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Student-Athletes Abroad: Ade Taiwo’s Summer in Segovia

Ade Taiwo, a men’s soccer player from Raleigh, spent the first part of his summer in Segovia, Spain as part of NC State’s Spain: Language, Technology, and Culture in Segovia Program. Ade is currently a fifth-year double-majoring in communication and international studies. He took two courses, Spanish: Language, Technology, and Culture and Spanish: Spain: History, Art, and Culture.

Ade recapped his journey and gives a glimpse into a different aspect of the life of a student-athlete:

It’s crazy. I never expected myself to be on a study abroad trip, ever. In high school, I laughed at the kids that would go on the weekend retreats. In my mind, those were the “weird kids.” For four years I thought the same about people who go on study abroad trips, not knowing that I was the one that was missing out.

As an athlete, we are often times stuck in a bubble. We surround ourselves with other athletes, people like us, because we feel like they are the only ones that understand us. That might also be my own thinking. Since middle school I have had the same three best friends, rarely opening up to other people because I felt like they didn’t get me. They didn’t get my humor, my drive, my ego. The same thing goes on in college, All of my friends at NC State play some sort of sport until I met 15 other people on June 12. It was hard for me at first, because like I said, I had nothing in common with them. But the one thing that we will always have in common is this trip to Spain.

Segovia has my heart forever, man, honestly. It reminded me of an old country town that no one ever leaves. Not because they don’t want to leave or they feel stuck, but why leave? I had never felt such peace and tranquility in a place before. Surrounded by mountains, watching the sunrise on my morning runs. It is honestly the only place in the world where I will gladly walk 12 miles a day because of the sights and sounds that go on in the place. I loved watching grandparents chasing their grandchildren on the sidewalk on the way to school every morning,  watching the little kids play footy in the park, or seeing the old ladies meet with their friends at their favorite café, sitting outside talking away. So much peace. I felt safe walking 40 minutes back to my house at 4 am leaving the nightlife. It’s a place where I feel like could let my kids run rampant in the streets without a care in the world that they wouldn’t return home.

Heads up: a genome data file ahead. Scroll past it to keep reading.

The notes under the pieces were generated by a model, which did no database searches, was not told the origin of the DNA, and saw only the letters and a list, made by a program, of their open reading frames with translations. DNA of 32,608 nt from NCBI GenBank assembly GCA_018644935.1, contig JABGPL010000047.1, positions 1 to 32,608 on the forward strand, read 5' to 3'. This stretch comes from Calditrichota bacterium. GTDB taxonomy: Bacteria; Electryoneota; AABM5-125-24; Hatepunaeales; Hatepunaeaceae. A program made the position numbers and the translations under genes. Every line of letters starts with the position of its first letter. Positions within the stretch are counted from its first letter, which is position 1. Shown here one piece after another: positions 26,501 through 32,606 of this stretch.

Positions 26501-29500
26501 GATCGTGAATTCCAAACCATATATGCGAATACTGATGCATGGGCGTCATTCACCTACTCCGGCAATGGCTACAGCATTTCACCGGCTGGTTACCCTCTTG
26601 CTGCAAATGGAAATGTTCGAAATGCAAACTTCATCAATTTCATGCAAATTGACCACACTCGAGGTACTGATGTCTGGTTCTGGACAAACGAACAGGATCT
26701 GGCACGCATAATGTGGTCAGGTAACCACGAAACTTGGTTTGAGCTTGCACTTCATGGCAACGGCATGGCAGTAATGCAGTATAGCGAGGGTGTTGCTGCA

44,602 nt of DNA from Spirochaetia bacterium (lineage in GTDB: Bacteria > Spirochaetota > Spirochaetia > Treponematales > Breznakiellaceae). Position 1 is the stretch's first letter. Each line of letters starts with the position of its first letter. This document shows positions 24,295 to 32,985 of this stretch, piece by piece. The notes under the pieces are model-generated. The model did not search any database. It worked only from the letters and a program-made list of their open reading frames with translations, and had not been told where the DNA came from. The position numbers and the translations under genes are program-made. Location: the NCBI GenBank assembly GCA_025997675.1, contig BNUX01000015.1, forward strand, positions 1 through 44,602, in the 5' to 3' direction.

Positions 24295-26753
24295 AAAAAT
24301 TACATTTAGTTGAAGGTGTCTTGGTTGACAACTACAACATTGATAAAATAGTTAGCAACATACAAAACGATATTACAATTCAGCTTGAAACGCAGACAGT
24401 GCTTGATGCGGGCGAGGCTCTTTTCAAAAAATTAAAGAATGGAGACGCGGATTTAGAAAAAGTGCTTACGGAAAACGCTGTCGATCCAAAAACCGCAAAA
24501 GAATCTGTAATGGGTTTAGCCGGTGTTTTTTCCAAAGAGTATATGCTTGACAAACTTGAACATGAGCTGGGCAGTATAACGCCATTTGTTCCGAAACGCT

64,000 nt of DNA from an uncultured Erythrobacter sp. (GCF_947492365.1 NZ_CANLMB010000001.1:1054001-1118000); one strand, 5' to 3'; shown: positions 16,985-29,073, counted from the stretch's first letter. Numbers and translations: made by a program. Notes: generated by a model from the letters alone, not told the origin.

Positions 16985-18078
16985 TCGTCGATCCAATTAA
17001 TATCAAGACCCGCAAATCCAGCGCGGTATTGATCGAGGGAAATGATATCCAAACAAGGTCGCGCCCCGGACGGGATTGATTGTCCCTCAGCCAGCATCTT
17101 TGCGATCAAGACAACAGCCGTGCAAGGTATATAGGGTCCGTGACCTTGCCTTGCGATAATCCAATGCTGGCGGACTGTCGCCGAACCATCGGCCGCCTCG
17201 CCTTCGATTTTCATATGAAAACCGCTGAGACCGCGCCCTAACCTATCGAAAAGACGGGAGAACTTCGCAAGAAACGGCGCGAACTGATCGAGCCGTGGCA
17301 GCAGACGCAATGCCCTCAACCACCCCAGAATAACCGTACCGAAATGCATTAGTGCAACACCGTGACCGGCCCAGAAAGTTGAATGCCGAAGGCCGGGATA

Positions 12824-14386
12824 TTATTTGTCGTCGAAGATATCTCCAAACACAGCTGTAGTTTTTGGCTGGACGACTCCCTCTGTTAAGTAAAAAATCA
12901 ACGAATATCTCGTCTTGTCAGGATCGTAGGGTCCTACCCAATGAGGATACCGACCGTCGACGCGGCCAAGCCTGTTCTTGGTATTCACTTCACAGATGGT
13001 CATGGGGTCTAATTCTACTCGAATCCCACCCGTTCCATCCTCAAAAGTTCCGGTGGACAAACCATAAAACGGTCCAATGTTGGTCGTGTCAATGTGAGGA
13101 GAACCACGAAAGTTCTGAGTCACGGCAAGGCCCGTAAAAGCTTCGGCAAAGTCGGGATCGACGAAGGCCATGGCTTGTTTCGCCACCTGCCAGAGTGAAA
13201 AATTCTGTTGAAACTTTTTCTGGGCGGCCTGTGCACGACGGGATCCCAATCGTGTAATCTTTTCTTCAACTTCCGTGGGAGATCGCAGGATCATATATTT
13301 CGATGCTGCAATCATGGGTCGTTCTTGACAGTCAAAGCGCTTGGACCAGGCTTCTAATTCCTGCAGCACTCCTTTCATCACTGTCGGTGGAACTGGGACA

THE CATHEDRALS! I’ve always been a history guy. I’ll never say it out loud because history is a bit nerdy, but I love it. Each cathedral had its own history, its own personalization. I wish I knew a word to describe it because the ones in the dictionary don’t do it justice. You just feel different around the cathedrals. The atmosphere is different. You can feel the identity of the cathedral intertwined in the identity of the city, of the streets, of the people. Religious or not, it moves you, and there’s no denying it.

I wish I started doing study abroad trips when I was a freshman because after going to Segovia there’s an abundance of places I want to go now. I’m glad that I took a chance on this trip, and finally decided to just get out of Raleigh for a bit. I hate new things. Actually, I don’t hate new things, I hate the process of GETTING to that new thing. I eat at the same restaurants because I’m comfortable. I know what I want, and don’t have to take the time to scan the menu and risk disappointment. I’ve had the same friends for the past eight years because I don’t like opening up to new people, new ideas. I’ve denied myself an active social life with new faces and new opportunities. But for some reason I decided to take a chance and go abroad, immersed in a culture that I barely knew, with people that I just met.  Way out of my comfort zone, but I did it, and I’m glad I did it. I feel better now.

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